BY SUSAN KEETER
Breast cancer led Tula Goenka to re-evaluate her life.
“I realized I could use my experience, and my body, to say something about breast cancer. All of us can use our experiences to advocate for others,” she explains.
Goenka, a professor at Syracuse University, organized a photography and video exhibition showcasing breast cancer survivors this past fall at the Point of Contact Gallery in Syracuse. Prints made by photographer and breast cancer survivor Cindy Bell featured 42 women and two men, 25 of whom were shown in clothed portraits accompanied by photos of their bare breasts altered by surgery. The remaining 19 chose anonymity, posing only for photos of their chests.
Inspiration for the project came from a poster Goenka saw at SU’s Newhouse School in 2009, three years after she was diagnosed with breast cancer. The poster advertised a talk by Playboy’s former CEO Christie Hefner, who spoke about transforming the domestic publishing-based business into a global multimedia and lifestyle company. Goenka wondered whether the magazine known for photos of naked women would ever put on its pages a woman after breast cancer surgery.
Goenka, whose treatment included two lumpectomies, chemotherapy, a double mastectomy and reconstructive surgery, thought it was time for a project championing breast cancer survivors. She met with colleagues and cancer survivors to discuss cultural ideals of beauty, breasts as sources of nourishment and symbols of femininity, and the significance of breasts bearing the battle scars of cancer treatment. The result was a project that included not just the photography exhibit and documentary video, but a website (looknowproject.org) and theater performance, now in process. It’s called “Look Now: Facing Breast Cancer.”
Here are stories from five participants.
The long view
Lois Schaffer, diagnosed in 1972
“It was the 1970s, and a paternalistic environment,” explains Lois Schaffer, who had lymph nodes removed along with her mastectomy. “I was annoyed with male surgeons who just didn’t get what breast cancer patients were going through.”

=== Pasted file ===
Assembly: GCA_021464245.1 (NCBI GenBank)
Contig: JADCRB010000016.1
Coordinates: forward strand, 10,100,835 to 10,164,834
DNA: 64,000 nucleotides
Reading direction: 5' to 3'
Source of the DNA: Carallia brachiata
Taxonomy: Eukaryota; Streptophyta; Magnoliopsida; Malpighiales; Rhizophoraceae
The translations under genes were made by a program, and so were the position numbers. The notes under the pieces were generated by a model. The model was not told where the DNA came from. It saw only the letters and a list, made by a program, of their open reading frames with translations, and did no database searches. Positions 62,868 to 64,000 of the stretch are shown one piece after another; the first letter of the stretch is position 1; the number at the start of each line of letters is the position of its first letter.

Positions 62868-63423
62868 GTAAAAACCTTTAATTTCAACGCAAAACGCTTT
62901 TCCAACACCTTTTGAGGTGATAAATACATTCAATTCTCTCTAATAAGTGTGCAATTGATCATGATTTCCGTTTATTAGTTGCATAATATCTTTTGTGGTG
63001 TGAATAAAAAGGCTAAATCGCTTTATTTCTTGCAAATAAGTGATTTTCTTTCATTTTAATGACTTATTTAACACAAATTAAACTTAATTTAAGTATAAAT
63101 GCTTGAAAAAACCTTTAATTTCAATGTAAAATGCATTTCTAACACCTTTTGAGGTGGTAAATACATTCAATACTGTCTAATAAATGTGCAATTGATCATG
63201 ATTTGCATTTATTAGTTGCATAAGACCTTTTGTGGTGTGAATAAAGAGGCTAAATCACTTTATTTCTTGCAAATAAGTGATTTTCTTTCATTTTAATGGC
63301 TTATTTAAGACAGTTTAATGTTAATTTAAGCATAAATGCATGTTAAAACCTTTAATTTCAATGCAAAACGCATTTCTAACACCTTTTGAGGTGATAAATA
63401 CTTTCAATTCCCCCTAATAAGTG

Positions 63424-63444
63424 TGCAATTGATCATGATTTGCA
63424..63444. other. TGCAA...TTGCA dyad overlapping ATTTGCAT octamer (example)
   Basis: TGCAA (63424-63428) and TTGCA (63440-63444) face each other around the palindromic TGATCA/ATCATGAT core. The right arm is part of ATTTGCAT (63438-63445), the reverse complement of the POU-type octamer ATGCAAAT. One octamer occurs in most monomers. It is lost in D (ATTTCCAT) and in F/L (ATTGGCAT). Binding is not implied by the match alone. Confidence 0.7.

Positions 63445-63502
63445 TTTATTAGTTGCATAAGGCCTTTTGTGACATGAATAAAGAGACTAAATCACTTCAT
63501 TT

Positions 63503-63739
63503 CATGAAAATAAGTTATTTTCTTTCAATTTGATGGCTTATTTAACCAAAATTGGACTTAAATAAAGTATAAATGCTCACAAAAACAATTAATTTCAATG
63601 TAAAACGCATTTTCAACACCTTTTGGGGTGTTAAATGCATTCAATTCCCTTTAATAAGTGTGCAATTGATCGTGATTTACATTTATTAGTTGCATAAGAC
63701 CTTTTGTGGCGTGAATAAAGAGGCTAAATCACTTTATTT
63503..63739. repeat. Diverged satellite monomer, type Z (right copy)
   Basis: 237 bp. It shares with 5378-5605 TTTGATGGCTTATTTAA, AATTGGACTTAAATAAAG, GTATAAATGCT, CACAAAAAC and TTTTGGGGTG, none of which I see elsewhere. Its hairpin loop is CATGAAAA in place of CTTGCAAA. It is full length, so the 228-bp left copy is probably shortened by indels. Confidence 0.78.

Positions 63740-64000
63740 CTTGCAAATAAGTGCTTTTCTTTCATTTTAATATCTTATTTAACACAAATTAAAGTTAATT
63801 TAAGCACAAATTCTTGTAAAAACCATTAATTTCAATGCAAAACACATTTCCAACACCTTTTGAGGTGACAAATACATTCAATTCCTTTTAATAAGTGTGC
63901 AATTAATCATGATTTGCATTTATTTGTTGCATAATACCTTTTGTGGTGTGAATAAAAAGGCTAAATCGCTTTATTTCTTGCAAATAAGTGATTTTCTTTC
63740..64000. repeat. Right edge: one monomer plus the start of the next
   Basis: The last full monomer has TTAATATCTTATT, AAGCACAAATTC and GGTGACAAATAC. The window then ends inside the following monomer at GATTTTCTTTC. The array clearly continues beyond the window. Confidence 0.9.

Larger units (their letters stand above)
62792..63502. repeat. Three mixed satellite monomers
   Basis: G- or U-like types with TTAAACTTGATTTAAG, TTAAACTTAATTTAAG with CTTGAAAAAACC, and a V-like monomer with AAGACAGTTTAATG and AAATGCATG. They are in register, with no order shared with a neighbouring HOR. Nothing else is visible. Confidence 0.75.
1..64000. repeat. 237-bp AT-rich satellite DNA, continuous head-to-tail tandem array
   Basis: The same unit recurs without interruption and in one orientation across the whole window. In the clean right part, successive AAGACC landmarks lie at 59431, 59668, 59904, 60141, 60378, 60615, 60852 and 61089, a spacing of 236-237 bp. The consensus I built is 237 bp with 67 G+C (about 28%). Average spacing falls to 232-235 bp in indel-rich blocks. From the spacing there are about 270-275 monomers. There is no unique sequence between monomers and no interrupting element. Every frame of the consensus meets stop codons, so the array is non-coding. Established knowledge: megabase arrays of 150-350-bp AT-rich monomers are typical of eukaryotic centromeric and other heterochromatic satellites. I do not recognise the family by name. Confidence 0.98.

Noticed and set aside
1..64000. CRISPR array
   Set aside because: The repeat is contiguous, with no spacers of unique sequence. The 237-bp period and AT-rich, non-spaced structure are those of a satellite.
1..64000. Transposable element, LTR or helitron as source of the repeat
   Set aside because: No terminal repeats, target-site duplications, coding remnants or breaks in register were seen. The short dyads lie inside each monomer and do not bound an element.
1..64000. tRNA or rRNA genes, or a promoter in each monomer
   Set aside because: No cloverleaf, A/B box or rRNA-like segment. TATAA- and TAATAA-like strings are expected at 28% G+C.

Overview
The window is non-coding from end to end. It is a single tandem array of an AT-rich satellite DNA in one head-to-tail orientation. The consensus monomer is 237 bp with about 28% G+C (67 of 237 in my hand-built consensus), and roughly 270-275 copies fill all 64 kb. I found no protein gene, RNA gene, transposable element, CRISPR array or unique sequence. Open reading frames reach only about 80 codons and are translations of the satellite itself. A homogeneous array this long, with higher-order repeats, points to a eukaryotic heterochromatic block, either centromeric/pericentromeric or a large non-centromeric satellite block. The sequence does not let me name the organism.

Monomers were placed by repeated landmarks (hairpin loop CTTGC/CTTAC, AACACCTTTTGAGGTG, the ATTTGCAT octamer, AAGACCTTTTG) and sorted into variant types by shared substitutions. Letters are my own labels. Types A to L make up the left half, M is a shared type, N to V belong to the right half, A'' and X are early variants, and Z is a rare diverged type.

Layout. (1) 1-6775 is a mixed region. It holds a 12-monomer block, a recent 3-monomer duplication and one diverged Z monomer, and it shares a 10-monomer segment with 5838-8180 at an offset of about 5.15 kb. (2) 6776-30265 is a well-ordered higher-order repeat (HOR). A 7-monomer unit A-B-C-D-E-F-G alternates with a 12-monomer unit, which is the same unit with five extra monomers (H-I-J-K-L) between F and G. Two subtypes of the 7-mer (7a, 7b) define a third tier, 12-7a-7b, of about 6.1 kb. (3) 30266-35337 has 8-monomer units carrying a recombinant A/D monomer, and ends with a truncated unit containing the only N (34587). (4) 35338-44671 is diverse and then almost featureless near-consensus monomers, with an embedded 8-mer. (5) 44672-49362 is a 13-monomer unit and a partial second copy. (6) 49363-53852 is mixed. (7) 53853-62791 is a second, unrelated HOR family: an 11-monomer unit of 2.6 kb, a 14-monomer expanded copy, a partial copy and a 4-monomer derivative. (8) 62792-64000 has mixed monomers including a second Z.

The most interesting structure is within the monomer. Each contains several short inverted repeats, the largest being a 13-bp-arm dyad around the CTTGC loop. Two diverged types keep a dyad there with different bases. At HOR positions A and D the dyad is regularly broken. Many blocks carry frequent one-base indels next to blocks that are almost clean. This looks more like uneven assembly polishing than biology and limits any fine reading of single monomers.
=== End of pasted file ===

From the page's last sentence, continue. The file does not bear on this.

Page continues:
Then Schaffer met Patricia Numann, MD, surgeon and founder of Upstate’s Breast Care Center, which is named in her honor. “Dr. Numann helped me put what I was feeling into words. I adore her.”
Through Numann, Schaffer got involved with Reach to Recovery and Cancersurmount, programs in which survivors provide support to others with cancer. Schaffer remained Numann’s patient for many years.
Schaffer has nothing but praise for two male physicians she encountered in the 1970s: radiologist Robert Sagerman, MD, who insisted she have radiation treatments, and Howard Weinberger, MD, who ran a program in which Schaffer and other survivors taught Upstate medical students about their experiences with cancer.
Looking back 45 years, how did breast cancer affect Schaffer? “I became active in the women’s movement. I got a master’s degree in adult education. I ran a program for displaced homemakers,” says Schaffer. ”I wouldn’t wish cancer on anyone, but it gave me strength.”
Angels and a little pink bag
Patti Muller, diagnosed in 2007
Patti Muller had just moved to Central New York when she was diagnosed with breast cancer shortly after Thanksgiving. Alone in a new area with a new job and two young children, Muller was introduced to Carol and Beth Baldwin, founders of the breast cancer research fund that bears their name. “Carol and Beth stayed with me throughout my surgery and first chemotherapy treatment,” remembers Muller. “Beth was by my side dozens of times throughout treatment.”
Under the direction of oncologist Sheila Lemke, MD, Muller had surgery, chemotherapy and radiation treatments at Upstate. And — as a woman of Ashkenazi Jewish descent, which is a risk factor — Muller had genetic testing at Upstate to see if she carries a breast cancer gene. She does not.
How does Muller look back at breast cancer? “I was given a pink gift bag at my first appointment. I was busy thinking, ‘I don’t want to be part of the breast cancer club,’ so I never looked in the bag until much later,” she remembers. “It was filled with useful information and health care products that I needed. I could have saved myself a lot of work if I’d just opened the bag.”
Here for her daughters
Stephanie Fay, diagnosed in 2014
Stephanie Fay, 47, describes her breast cancer as “sneaky.”